Lightroom has many hidden features and you can’t know about them until someone points them out for you. One of those things is the Alt (PC) / Option (Mac) key. There are quiet a few things that you can do with the Alt (PC) / Option (Mac) key and most of the people are not aware of these. There is a lot of functionality attached with this key and you’ll be surprised just how many hidden features uncover themselves when you press it. I’ve put together this video showing you the many things that can be done in Lightroom with the Alt (PC) / Option (Mac) key. If you prefer to read, you can continue below the video.
1. Changes Import & Export Buttons
In the Library module, pressing down the Alt (PC) / Option (Mac) key changes the Import and Export buttons to Import Catalog and Export Catalog.
The Import Catalog allows you to merge another catalog into your current one. So, let’s say you have another catalog that you made just for a trip you took and now you want to merge it into your main Master catalog. You would press the Import Catalog button and then do the things it asks you to do.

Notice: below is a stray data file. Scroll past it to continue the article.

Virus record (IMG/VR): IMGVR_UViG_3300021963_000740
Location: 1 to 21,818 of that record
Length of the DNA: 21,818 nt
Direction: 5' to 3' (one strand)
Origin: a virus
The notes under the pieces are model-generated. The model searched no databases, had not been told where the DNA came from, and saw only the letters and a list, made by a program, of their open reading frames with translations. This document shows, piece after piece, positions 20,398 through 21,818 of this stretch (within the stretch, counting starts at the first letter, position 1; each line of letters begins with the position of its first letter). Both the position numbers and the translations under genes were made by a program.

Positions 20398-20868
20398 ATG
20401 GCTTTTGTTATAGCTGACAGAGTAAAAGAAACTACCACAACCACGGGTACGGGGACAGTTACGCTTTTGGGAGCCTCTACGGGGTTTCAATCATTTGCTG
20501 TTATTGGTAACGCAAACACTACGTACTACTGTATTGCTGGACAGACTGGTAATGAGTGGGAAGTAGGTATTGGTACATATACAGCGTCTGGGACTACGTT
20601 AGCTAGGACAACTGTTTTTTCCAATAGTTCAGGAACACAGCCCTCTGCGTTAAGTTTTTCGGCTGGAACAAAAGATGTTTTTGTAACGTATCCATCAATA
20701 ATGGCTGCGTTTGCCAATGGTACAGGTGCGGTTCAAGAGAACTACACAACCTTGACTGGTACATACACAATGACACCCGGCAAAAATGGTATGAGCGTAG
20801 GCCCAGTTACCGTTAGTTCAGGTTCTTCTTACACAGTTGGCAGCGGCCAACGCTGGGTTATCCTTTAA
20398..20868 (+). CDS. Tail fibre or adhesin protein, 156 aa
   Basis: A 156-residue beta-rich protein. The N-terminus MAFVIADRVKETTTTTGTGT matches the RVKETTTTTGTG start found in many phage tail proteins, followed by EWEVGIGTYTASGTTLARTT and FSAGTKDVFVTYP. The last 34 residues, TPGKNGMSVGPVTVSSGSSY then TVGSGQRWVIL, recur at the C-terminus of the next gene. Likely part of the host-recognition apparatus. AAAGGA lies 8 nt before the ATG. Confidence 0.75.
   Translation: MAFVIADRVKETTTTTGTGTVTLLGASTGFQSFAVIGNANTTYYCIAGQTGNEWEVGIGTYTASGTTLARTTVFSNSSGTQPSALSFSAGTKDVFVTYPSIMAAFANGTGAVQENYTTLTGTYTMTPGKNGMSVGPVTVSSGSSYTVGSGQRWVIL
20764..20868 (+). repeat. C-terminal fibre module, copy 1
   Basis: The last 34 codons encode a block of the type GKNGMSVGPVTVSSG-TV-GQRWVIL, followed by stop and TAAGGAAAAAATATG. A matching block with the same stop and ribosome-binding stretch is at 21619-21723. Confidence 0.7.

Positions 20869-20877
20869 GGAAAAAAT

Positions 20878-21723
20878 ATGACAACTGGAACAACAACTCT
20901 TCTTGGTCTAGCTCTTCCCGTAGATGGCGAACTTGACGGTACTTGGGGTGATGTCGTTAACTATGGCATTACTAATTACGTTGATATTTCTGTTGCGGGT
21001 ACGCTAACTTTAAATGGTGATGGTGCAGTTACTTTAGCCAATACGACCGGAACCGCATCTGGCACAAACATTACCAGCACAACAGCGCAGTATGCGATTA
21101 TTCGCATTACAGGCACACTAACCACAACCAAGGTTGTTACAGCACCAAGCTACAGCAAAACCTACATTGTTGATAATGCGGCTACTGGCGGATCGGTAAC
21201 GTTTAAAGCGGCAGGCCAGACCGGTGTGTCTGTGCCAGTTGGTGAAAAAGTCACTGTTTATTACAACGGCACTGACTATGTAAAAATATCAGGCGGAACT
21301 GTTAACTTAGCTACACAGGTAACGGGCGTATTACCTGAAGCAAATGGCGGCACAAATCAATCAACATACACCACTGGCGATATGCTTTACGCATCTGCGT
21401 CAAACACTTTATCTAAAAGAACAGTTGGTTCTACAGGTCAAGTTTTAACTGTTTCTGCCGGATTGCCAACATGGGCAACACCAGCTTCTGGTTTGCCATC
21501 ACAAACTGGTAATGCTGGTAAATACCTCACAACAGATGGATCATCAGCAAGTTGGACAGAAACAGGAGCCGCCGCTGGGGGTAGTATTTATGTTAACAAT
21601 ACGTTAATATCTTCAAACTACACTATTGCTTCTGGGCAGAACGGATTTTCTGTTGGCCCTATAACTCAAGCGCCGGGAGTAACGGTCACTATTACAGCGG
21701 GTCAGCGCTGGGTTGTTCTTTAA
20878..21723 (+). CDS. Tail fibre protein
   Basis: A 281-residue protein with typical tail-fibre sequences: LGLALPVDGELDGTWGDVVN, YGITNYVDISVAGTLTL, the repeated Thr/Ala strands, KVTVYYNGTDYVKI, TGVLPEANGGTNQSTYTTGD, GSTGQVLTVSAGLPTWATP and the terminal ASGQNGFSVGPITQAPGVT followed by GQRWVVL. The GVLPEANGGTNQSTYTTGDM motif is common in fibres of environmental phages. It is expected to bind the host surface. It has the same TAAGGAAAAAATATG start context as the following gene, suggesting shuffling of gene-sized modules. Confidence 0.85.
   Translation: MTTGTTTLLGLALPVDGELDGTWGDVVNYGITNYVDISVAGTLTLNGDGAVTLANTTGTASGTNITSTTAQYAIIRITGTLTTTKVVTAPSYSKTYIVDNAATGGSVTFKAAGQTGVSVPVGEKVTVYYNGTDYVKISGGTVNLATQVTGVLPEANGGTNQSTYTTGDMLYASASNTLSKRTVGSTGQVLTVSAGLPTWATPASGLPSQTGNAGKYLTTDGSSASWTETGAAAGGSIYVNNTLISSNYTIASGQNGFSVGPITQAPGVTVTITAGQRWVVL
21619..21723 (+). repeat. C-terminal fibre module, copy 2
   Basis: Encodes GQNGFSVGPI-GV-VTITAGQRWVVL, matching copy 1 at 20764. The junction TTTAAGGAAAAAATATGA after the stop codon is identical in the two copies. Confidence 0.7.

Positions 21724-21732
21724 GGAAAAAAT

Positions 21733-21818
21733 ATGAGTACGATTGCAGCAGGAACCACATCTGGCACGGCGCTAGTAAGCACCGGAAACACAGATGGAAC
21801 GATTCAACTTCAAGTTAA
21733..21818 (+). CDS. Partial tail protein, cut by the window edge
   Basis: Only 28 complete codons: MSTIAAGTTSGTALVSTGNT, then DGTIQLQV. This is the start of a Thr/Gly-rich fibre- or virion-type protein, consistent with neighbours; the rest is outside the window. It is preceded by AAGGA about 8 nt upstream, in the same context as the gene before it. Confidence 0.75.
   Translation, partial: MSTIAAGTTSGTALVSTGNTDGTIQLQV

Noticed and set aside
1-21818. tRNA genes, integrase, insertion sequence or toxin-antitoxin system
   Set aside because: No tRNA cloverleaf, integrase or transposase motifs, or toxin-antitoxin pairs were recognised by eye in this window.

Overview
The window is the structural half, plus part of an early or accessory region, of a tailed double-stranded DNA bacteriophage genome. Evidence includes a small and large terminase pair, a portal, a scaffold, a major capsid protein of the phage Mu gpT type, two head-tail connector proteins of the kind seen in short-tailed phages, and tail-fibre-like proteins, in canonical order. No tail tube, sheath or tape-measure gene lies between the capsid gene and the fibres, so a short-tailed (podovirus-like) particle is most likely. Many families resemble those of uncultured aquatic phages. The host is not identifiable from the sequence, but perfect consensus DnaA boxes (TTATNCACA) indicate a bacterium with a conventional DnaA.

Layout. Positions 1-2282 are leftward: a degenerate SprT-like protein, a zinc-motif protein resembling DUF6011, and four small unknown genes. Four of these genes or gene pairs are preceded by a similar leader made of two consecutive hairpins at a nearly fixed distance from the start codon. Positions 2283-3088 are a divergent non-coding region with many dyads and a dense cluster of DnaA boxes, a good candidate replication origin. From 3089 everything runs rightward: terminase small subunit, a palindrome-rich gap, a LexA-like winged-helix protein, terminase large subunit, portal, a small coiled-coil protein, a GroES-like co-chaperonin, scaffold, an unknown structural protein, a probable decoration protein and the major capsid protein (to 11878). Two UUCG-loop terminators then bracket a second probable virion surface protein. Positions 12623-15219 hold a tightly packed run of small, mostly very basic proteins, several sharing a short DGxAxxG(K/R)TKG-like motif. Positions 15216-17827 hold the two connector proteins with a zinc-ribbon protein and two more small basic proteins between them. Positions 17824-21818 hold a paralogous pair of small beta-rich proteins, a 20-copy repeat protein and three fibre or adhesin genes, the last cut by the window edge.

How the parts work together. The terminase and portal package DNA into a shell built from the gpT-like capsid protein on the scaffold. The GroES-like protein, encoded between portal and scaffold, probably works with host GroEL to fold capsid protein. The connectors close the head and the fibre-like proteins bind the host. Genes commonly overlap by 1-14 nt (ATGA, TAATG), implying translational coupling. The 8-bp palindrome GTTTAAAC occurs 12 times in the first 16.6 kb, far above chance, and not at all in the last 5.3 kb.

The Export Catalog button will let you export only a folder or selected photos, as a separate catalog. So, when I press this, it will only export the selected folder as a separate catalog.
2. Changes Quick Develop Settings
In the Library module, you have the Quick Develop panel to quickly apply some edits to your photographs. On first sight, you see controls for Exposure, Clarity and Vibrance. But, if you press the Alt/Option key, the Clarity and Vibrance change into Sharpening and Saturation allowing your to quickly adjust those too, if you need to.
3. The Keywording Panel
The Keywording Panel in the Library module allows you to add keywords to your photos. In that panel at the bottom, you see Keyword Set. Through this, Lightroom allows you to create sets for your keywords that belong to a certain category, for example, you may have one set of keywords for landscape photography and another for portrait photography.